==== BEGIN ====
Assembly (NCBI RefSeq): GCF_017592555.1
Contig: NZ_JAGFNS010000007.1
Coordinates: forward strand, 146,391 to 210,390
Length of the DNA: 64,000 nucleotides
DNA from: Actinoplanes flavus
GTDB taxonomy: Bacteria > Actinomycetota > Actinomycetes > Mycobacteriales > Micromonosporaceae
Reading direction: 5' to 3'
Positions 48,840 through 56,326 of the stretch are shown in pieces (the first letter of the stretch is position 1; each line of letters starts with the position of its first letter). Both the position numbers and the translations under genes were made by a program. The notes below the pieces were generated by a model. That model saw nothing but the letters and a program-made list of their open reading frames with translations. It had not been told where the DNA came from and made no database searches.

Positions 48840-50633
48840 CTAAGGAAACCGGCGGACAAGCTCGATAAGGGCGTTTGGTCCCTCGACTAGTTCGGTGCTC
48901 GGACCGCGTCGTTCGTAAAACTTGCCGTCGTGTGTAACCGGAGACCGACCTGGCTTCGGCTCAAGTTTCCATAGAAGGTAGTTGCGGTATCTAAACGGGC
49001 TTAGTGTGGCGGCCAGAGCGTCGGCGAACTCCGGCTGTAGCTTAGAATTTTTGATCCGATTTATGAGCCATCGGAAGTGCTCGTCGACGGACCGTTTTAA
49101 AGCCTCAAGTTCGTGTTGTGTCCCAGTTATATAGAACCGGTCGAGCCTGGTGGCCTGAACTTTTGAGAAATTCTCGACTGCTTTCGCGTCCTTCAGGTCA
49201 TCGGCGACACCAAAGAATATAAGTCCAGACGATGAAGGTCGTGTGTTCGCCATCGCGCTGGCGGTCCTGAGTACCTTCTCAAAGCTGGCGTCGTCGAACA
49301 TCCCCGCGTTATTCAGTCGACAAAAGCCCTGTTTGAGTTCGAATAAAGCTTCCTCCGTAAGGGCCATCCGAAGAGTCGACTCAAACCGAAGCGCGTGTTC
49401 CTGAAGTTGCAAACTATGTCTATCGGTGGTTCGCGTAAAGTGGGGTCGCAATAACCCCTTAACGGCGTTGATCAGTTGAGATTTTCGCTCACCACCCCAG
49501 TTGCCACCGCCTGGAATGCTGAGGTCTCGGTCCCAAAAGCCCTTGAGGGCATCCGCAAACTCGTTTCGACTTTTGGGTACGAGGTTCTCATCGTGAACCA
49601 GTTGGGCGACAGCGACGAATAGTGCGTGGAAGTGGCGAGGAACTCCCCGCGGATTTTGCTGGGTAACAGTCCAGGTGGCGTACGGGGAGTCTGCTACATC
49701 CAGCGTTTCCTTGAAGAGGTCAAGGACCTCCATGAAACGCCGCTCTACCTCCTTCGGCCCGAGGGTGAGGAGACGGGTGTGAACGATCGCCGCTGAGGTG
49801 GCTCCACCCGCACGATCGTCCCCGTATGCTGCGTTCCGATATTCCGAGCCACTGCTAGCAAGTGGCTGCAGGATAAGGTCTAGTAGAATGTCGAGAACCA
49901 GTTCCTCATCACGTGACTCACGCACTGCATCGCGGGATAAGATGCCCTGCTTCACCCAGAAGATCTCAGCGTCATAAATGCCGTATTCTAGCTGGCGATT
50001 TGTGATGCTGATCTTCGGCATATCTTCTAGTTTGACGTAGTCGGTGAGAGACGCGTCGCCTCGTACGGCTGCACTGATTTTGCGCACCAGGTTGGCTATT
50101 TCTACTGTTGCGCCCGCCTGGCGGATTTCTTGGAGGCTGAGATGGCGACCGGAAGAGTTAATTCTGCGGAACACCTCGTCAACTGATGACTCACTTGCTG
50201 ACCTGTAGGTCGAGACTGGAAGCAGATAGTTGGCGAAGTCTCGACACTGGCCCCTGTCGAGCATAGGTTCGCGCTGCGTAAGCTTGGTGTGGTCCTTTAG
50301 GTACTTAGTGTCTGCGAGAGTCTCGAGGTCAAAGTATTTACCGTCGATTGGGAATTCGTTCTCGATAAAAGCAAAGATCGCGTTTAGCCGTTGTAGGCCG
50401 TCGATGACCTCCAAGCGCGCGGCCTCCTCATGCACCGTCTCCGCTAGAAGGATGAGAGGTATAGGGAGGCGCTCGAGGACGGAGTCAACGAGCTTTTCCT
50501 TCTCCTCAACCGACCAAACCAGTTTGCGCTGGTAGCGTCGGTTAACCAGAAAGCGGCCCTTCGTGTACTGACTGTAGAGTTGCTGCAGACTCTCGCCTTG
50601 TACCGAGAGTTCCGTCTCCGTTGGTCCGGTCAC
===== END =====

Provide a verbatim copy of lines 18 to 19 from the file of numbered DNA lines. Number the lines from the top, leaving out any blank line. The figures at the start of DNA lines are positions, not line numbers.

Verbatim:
49601 GTTGGGCGACAGCGACGAATAGTGCGTGGAAGTGGCGAGGAACTCCCCGCGGATTTTGCTGGGTAACAGTCCAGGTGGCGTACGGGGAGTCTGCTACATC
49701 CAGCGTTTCCTTGAAGAGGTCAAGGACCTCCATGAAACGCCGCTCTACCTCCTTCGGCCCGAGGGTGAGGAGACGGGTGTGAACGATCGCCGCTGAGGTG